An analysis found that this quickly resulted in 43 case dismissals.
Claims of sexual harassment with the U.S. Equal Employment Opportunity Commission, the federal agency established to administer and enforce civil rights laws against workplace discrimination, have remained quite consistent over the past decade. Of the 6,500 to 8,000 or so cases each year, only about 3% to 6% ever make it to a jury trial.
What happens to the thousands of other cases is less clear because of the many variables and mixed reporting standards. Cases may be dismissed early in the case, during discovery or even right before trial. Compiling this data in any meaningful way can be difficult, if not impossible.
To add to this problem, many other cases are settled, often pursuant to a nondisclosure agreement, which means the parties can’t talk about what’s in it, so the exact outcome in these cases may never be publicly known. Indeed, many potential claims may even be settled before a case is ever filed, further skewing any case data in this area.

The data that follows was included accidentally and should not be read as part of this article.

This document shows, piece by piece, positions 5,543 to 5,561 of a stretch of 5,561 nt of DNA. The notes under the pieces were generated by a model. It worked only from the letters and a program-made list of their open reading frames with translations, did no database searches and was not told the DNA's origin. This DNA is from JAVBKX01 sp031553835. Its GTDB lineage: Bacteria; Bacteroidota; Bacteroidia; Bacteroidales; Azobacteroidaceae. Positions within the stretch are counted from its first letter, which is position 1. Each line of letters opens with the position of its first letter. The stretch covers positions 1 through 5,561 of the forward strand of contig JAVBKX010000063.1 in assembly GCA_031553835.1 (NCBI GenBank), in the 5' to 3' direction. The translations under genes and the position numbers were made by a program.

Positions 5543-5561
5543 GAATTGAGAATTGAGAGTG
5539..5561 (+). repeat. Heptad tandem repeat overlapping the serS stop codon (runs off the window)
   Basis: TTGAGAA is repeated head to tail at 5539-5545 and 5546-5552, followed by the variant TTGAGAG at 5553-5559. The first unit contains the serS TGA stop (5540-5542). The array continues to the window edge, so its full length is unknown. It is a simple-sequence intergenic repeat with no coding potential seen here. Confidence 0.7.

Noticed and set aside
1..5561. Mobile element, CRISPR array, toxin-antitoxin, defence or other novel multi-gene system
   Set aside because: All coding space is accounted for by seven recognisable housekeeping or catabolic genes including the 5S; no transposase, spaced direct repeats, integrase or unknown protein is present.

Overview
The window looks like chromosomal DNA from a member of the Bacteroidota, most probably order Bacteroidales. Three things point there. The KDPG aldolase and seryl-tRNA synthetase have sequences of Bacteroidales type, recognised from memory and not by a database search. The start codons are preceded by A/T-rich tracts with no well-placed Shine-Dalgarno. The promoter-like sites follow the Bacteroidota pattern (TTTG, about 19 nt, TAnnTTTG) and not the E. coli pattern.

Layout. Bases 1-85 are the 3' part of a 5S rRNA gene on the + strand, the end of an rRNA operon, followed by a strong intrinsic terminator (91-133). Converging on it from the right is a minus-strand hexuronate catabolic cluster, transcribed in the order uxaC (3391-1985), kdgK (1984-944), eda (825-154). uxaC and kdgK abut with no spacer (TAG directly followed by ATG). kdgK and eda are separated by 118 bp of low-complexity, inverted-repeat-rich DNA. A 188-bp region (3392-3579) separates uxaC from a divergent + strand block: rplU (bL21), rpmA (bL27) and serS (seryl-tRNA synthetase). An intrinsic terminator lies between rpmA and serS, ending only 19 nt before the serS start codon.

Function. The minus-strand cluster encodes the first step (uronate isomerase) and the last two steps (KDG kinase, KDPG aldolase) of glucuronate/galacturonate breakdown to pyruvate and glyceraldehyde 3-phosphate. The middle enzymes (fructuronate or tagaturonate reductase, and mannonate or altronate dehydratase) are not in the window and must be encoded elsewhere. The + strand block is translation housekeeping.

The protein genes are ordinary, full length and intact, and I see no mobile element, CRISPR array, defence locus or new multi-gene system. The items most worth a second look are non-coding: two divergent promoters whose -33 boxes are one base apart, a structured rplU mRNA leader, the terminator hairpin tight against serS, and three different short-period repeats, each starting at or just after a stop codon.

My analysis of some individual harassment claims is still quite revealing and shows that the courts are – in many instances – failing to give these claims the attention they deserve. These courts seem to be requiring an almost impossible level of detail by the plaintiffs early in the case.
For example, in one recent case, a federal court dismissed a claim in which the alleged victim, a customer service agent and administrative assistant, asserted in part that her co-worker rubbed his genitals against her buttocks. In rejecting the claim, the court found the allegations insufficient, concluding that the victim “fails [to] offer sufficient factual detail that would allow the court to reasonably infer the frequency in which [the co-worker’s] actions occurred over the course of her employment with [the employer].”